Cinema and small screen

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All areas of life have been impacted by the Covid-19 pandemic and each of them is trying to cope with the situation in different ways. Economies are in a downfall, social life has been hit and most activities have slowed down or are at a standstill. Those in areas like education, sports and entertainment are trying to find new ways of doing things. Sports events are staged in empty stadia, and education is going online. Entertainment has an especially important role in a locked down society and so it has to change and refashion itself. Cinema, the biggest entertainment medium, has been particularly affected because halls and multiplexes are closed and could remain so for many more weeks. Over the top (OTT) media services have boomed as a result, and film producers are looking for alternative ways to reach their spectators. Covid-19’s first impact came when Reliance Entertainment on March 12 indefinitely postponed Rohit Shetty’s film Sooryavanshi. The film starring Akshay Kumar and Katrina Kaif was scheduled to release on March 24. This was quickly followed by Sir, Sandeep Aur Pinky Faraar, Haathi Mere Sathi and 83 getting postponed too. Baaghi 3 saw fewer takers in its second week, and Irrfan Khan’s Angrezi Medium had to be pulled out of theatres. It eventually released on OTT platform Disney+Hotstar. Similarly a lot of big ticket releases in regional languages have also been delayed. A section of film producers have decided to release their films on digital platforms and this has become controversial. Theatre-owners and distributors have opposed it, and in some places talks are going between the two sides. Seven films which are set to be released online include two major Bollywood movies — the Amitabh Bachchan-starrer Gulabo Sitabo and the biopic on mathematician Shakuntala Devi, with Vidya Balan in the lead role — and five films from the South.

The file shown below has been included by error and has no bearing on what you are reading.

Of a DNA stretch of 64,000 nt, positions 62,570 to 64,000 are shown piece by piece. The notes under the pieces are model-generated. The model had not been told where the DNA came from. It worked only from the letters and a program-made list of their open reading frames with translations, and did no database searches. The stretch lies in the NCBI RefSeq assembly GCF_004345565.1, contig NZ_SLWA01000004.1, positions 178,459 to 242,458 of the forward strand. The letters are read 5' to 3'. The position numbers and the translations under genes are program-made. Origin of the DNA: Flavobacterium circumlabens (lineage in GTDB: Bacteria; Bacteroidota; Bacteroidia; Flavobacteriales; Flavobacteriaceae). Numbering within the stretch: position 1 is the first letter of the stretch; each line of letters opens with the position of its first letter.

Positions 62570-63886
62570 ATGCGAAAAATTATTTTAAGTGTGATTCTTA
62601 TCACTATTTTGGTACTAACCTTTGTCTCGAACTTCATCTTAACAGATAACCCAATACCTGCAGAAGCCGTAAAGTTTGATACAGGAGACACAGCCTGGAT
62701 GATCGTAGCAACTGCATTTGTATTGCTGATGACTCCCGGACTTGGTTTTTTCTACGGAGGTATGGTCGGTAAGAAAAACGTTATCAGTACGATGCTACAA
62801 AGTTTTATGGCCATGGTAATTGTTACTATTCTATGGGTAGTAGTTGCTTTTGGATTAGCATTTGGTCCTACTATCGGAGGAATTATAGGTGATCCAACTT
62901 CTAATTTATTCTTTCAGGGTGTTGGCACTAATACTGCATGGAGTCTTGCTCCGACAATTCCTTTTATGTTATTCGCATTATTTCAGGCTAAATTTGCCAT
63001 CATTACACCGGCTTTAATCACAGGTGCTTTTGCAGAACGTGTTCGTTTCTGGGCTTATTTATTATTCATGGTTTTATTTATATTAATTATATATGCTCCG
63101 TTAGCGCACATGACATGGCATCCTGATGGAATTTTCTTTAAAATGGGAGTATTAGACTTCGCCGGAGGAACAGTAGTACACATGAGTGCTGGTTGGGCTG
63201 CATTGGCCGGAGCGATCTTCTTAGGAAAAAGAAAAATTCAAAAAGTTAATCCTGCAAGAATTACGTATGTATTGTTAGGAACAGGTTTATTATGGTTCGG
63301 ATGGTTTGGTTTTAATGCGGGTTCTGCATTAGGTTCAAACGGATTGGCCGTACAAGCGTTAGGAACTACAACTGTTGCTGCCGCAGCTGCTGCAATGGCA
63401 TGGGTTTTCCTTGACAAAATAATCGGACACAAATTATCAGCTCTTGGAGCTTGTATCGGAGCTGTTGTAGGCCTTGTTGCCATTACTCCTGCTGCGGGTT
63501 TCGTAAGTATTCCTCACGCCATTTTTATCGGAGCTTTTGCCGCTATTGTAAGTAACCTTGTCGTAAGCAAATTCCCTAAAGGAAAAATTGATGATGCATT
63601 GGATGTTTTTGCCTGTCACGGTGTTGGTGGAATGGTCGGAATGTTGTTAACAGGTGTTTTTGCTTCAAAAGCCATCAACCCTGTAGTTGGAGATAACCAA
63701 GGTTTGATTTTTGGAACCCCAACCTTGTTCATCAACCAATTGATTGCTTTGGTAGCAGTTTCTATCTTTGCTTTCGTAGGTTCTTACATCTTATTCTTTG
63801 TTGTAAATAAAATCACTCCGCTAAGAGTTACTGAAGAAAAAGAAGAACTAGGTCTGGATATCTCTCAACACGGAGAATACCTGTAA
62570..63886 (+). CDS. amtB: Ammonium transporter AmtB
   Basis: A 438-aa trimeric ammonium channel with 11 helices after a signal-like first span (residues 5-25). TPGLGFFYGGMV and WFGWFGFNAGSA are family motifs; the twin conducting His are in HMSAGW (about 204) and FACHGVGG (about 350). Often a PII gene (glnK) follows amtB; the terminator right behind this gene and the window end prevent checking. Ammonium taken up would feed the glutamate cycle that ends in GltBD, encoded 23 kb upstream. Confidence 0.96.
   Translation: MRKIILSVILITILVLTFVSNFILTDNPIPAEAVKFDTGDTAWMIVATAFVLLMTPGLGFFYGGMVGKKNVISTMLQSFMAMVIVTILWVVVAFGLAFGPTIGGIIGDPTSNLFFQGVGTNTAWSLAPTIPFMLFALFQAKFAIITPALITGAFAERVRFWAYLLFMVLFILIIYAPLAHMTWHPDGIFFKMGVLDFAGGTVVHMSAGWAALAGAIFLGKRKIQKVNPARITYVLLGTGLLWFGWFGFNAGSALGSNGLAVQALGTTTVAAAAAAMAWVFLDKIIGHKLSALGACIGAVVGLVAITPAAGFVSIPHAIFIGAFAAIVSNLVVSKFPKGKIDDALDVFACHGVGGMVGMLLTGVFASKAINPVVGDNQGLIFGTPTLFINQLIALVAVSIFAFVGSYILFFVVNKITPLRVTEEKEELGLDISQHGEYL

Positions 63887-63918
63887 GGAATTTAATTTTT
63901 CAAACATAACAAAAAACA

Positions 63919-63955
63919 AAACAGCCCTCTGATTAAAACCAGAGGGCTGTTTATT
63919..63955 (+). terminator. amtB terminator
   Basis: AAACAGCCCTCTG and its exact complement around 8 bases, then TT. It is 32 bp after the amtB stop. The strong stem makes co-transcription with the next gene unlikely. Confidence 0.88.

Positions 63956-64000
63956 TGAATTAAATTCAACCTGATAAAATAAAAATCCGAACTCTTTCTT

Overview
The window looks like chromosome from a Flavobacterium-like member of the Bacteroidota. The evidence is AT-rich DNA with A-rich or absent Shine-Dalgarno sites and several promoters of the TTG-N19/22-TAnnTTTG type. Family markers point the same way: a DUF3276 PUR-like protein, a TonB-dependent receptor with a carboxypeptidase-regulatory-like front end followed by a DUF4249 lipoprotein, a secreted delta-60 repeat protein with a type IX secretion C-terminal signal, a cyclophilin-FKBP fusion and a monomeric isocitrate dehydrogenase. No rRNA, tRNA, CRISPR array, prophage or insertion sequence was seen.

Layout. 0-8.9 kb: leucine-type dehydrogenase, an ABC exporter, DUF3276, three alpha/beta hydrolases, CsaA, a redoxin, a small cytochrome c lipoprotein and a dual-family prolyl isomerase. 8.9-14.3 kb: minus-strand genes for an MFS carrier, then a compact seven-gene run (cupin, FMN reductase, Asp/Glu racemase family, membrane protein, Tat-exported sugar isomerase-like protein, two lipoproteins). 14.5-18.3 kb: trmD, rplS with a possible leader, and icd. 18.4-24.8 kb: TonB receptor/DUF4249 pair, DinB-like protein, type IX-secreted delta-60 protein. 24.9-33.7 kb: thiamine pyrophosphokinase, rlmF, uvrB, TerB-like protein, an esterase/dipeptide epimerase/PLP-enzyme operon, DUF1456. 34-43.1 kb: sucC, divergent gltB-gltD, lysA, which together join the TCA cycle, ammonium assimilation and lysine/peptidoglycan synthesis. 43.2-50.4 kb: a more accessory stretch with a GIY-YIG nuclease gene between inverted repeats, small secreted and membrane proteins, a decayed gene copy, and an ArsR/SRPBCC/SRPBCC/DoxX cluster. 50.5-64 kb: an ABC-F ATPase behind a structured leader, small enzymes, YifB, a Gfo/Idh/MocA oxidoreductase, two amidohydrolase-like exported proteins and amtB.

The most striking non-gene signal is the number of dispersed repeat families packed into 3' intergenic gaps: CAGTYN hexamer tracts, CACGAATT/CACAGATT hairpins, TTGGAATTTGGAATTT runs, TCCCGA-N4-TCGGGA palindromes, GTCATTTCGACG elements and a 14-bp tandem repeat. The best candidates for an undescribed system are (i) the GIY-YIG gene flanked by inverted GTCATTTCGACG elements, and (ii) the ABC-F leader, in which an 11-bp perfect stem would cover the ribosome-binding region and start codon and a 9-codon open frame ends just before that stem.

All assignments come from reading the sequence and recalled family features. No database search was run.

The exhibitors want these and other films to be released after the cinema halls are ready. But the producers have invested big money in the films and cannot wait indefinitely for the halls to be ready. When they reopen, a number of films may have to be released together and that will affect the box-office revenues of all orsome of them. Some producers fear that they may suffer losses. Both sides have valid positions and it is difficult to say whether there will be any meeting point. Exhibitors might feel digital viewing of films would permanently damage the established business model, and thustheir interests. If online viewing becomes popular now, it will not completely go away even after the coronavirus threat goes away. But it should be noted that only a section of the film-going public may be able to watch the films online now, and the thrill and excitement of watching a movie
in the hall will not end. That is because movie-watching has a social dimension to it because of the very nature of the art. But the world has to be ready for disruption of habits and businesses as other cataclysms have done in the past.

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